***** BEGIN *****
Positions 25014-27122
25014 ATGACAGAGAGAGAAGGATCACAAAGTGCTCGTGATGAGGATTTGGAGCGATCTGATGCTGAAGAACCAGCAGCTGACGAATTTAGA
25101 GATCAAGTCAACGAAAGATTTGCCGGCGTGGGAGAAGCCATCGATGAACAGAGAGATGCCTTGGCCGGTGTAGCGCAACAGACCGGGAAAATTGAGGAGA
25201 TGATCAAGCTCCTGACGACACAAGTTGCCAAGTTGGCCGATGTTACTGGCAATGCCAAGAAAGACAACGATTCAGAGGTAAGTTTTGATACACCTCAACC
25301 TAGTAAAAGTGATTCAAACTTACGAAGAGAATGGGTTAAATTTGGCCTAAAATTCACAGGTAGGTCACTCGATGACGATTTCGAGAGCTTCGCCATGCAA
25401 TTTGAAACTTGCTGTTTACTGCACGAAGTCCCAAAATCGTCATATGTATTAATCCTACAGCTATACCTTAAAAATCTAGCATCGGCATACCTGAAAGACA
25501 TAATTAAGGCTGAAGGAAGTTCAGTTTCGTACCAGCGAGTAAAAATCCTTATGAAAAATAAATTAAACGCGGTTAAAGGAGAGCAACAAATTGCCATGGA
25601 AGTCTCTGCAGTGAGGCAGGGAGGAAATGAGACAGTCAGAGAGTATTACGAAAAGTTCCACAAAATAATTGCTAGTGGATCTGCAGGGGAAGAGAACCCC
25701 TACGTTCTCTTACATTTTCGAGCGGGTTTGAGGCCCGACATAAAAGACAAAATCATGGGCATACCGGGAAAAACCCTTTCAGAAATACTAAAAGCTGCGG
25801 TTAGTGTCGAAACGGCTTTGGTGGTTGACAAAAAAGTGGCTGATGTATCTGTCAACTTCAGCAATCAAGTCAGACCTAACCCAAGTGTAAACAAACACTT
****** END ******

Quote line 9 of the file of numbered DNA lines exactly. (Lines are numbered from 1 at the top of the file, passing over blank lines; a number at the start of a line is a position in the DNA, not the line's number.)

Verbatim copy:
25701 TACGTTCTCTTACATTTTCGAGCGGGTTTGAGGCCCGACATAAAAGACAAAATCATGGGCATACCGGGAAAAACCCTTTCAGAAATACTAAAAGCTGCGG